Woodworm is the wood-eating larvae of any of many species of beetle. It is a collective term used to describe all wood-boring insects that attack wood and timber, causing structural damage to buildings. There are a number of wood boring insects that attack timber with the most common being the ‘Common Furniture Beetle’  that attacks soft wood. One may not realize that they have a woodworm problem until the resulting damage becomes visible. If left untreated woodworm can seriously weaken timber which may lead to structural failure of timbers. The levels of damage to the property are dependent on the size of the woodworm infestation. Fresh exit holes in timber, tunnels in wood, bore dust, weak and damaged floorboards, crumbling wood, dead beetles, eggs are some of the common signs of woodworm infestation. Any of these signs could mean you have a woodworm infestation.

Round or oval shaped holes with sharp edges are a clear indication of woodworm infestation. Tunnels in wood, also known as galleries are the result of woodworm boring through the infected timber. Bore dust, also known as frass, is caused by emerging adult beetles. This is usually visible below the infested timber. Crumbling wood can be found around corners or edges of roof joists or floorboards.

The amount of harm caused by woodworm depends on the species of beetle and the type of wood.

Common Furniture Beetle: Attacks softwood (conifer) and the sapwood of European hardwoods. Rarely causes structural weakening although tunneling along the grain of the wood can potentially cause extensive collapse.

House Longhorn Beetle: Only attacks the sapwood of softwood timbers. As softwood is often used in roof timbers, an infestation can often result in severe structural weakening.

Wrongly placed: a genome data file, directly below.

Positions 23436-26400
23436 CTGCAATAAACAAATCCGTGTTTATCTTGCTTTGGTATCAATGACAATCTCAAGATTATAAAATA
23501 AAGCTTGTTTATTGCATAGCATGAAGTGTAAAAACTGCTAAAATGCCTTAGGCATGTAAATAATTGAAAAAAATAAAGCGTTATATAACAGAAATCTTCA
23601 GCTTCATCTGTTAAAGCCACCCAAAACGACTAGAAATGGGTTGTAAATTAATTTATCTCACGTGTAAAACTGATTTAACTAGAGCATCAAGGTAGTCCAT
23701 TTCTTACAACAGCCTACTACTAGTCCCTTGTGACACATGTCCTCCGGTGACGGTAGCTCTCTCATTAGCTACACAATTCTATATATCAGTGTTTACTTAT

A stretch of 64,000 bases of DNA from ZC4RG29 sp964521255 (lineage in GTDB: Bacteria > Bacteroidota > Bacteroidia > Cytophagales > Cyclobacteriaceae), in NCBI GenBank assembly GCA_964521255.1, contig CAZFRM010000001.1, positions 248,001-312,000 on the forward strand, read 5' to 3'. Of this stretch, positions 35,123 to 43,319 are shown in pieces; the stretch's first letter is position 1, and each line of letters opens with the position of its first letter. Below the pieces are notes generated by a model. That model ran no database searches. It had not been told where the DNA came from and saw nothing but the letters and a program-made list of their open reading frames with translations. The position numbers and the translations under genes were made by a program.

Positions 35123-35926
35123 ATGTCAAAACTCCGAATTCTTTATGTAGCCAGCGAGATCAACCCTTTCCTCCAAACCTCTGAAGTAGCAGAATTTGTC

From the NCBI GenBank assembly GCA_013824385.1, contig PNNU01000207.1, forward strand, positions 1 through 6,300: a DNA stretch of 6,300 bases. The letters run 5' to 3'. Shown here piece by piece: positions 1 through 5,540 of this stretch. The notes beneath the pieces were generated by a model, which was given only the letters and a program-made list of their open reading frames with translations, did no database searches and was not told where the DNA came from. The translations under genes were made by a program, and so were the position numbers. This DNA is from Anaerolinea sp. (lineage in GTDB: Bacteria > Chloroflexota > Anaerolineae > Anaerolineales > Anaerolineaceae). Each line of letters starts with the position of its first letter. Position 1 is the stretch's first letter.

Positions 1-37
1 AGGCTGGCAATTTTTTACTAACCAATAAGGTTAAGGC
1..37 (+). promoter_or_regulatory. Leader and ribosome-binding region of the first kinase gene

Powder post Beetle: Causes damage to wide-pored hardwood with a high starch content, such as ash, elm, and oak. Tunnels along the grain and can cause severe damage, often infesting block or parquet flooring.

Deathwatch Beetle: Prefers European hardwoods, especially oak, ash and chestnut that have been “softened” by partial decay. The larvae tend to tunnel towards the center of the timber, so that damage may be more extensive than is apparent from the exterior.

Let us look at some news articles pertaining to the damage caused by the woodworms.

Revealed: how altarpiece broke in disastrous fall at London’s National Gallery
Recently published records show that 14th-century work suffered serious damage in 1989
June 9, 2016, UK
The Art Newspaper has learned that a 14th-century Italian altarpiece from the National Gallery in London fell and broke in two in 1989. According to recently published trustees’ minutes from the time, the gallery’s then-director, Neil MacGregor, told the board that it was “probably the most serious non-malicious damage in the gallery’s history, [and] particularly regrettable as the altarpiece had one of the very few original 14th-century frames surviving”. The bulletin reported: “Over the centuries, the canopies above the central panel had become so eroded by woodworm that they were unfortunately damaged during the process of examination… the woodworm damage probably happened over many decades during an infestation of the sacristy or oratory in Tuscany, where the altarpiece was cited in its early history.” There was no mention that it had fallen and broken in two.